I’ve been blessed with a pretty unique name, so I wasn’t expecting many crossed wires when I looked at my online presence. Indeed, pretty much all of the results linked back to me. Also, there wasn’t much in the first few pages that wasn’t professionally related, which I expected since I tend to keep my professional and personal brands separate and I am rather guarded about my personal information. I keep Facebook information out of search engines, and I keep my Twitter account anonymous for now (I use it strictly for following other accounts anyway).
The one thing that surprised me was how much information about me doesn’t come up on searches. This blog, for example, doesn’t show on Google. My professional portfolio site is nowhere to be found, and neither do several others that I created for various MLIS projects. My LinkedIn profile is right at the top of the list, as is a Pathfinder LibGuide I made as part of an assignment for my reference class a couple of years ago. After that, there are links to a few comments I left on other people’s blogs, and a bunch of government documents that I filed when I worked for a real estate developer (off-topic, but nothing damaging). The main takeaway from this exercise for me is that I have some work to do to highlight all of that content I’ve been putting online about my library interests and achievements.
Here are some other lessons I learned:
There are differences between various search engines. I used both Google and Bing, just to see what each would return. Both engines return my LinkedIn profile at the top, but after that they diverge. Bing shows two old posts from this blog’s previous incarnation, followed by a comment I made on a baby blog and the LibGuide mentioned above. Google ignores the blog and goes right into the baby comment and LibGuide, followed by some entries from Google+. So, depending on what engine a person users, they may be able to find this blog quickly, or not at all. That does not sound promising for my budding blogging librarian career!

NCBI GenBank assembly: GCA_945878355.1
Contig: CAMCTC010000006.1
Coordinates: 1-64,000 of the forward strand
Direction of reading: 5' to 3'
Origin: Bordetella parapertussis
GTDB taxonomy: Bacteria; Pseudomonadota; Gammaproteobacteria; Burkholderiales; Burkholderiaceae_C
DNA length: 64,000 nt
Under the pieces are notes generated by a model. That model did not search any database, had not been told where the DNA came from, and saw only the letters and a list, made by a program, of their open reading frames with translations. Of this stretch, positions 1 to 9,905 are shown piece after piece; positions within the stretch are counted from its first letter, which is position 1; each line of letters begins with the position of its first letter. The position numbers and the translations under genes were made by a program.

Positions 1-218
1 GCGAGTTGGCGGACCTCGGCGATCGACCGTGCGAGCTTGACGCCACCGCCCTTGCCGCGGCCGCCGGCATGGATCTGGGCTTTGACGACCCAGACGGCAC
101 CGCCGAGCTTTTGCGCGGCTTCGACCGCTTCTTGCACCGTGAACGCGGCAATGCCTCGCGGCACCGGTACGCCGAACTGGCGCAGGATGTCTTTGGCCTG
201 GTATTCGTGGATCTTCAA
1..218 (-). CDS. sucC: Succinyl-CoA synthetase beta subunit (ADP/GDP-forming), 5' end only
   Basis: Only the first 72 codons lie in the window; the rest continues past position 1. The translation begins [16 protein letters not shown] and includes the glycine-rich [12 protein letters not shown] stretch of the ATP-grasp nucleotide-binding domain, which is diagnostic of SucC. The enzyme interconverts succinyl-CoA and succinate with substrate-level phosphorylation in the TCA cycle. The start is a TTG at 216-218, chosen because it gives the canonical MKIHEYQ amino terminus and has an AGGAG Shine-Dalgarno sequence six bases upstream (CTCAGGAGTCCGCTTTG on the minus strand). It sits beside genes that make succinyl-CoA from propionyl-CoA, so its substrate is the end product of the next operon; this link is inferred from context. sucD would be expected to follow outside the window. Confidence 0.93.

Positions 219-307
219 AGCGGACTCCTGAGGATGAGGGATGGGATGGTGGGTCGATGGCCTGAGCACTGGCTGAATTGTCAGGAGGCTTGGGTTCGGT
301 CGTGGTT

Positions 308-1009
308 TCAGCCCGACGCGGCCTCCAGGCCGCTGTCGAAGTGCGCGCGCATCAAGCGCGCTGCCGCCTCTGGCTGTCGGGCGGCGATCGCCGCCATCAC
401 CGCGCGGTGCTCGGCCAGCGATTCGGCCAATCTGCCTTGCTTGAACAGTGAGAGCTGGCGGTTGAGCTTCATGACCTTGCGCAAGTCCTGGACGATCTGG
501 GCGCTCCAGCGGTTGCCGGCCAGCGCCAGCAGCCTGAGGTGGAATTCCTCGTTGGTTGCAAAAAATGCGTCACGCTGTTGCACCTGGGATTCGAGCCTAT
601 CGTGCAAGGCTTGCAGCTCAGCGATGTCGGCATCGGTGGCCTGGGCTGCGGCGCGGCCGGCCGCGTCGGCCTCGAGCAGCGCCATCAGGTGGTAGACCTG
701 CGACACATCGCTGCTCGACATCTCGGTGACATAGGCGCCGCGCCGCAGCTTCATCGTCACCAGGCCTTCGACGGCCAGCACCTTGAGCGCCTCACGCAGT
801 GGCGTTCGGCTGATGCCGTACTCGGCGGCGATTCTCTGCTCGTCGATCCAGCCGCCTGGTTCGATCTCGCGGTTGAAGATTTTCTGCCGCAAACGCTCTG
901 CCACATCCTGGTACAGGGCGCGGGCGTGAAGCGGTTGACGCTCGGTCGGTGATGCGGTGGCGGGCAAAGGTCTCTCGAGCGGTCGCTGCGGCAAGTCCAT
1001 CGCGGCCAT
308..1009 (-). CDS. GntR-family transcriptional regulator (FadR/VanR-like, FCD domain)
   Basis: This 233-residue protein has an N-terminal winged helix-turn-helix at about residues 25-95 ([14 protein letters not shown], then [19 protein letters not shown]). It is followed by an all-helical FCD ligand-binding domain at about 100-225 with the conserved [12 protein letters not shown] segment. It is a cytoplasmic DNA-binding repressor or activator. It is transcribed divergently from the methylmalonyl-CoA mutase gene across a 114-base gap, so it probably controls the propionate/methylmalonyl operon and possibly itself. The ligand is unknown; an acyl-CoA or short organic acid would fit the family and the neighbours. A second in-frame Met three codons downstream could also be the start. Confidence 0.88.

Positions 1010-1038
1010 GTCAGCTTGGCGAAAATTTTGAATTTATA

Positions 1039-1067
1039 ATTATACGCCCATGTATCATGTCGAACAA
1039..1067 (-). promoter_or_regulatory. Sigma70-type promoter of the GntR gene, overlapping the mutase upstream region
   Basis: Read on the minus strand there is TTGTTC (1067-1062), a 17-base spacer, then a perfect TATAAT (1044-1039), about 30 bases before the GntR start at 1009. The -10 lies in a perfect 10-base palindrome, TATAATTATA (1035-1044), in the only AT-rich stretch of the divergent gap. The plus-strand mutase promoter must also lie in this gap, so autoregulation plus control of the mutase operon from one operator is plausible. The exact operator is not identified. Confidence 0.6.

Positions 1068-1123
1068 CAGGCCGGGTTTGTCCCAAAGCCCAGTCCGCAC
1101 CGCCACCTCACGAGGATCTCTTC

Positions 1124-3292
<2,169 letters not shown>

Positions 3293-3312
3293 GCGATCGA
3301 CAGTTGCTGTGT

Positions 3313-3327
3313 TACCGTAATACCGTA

Names matter. My full name is Leonardo, but I usually go by Leo. Remember when I said that my LinkedIn profile is the top search result on Google? Well, that assumes you use Leo, which is the name I use for that account. Use my full name, and LinkedIn is off the top page entirely, which is a bit of a problem because I tend to use that variation on my resumes and cover letters. So name consistency matters. I’ve now changed my LinkedIn profile to include both, but Google hasn’t figured that out yet (more on that in a moment).
Online brands are difficult to manage. When I first moved out to the West Coast many years ago, I caught a show by an up-and-coming Southern California band. I became friendly with one of their members, and ended up having some pictures posted on their site. It’s nothing bad, but certainly not a professional image of me. There is a reference to me being there and how I got to meet them as well, which could be considered a bit risqué even though it’s perfectly innocent. Because the blog used my full name, it’s been on my top results page on Google ever since. I never asked them to remove my name from it because I didn’t see any harm in people seeing it, but it goes to show you how easily an online brand can be polluted by the actions of third parties.
If you are curious about what that site says about me, just Google my name and find the link in the results. I’d link to it here, but that may well increase its algorithm score and keep it around even longer.
Cache-ing is forever. I mentioned that my Linked In account did not have my full name attached, which hurt my visibility. Well, I changed that a few days ago, and I’m still not seeing any changes, and the same thing goes for this blog. I changed the name when I signed up for CPD23, and yet Bing is still showing it under its old tagline. So even if I take action to repair or focus my brand, it doesn’t mean Google cares, at least not for a while. So the lesson is, it’s easier to build your online brand the right way than to change it later. I guess it’s like tattoos in that way.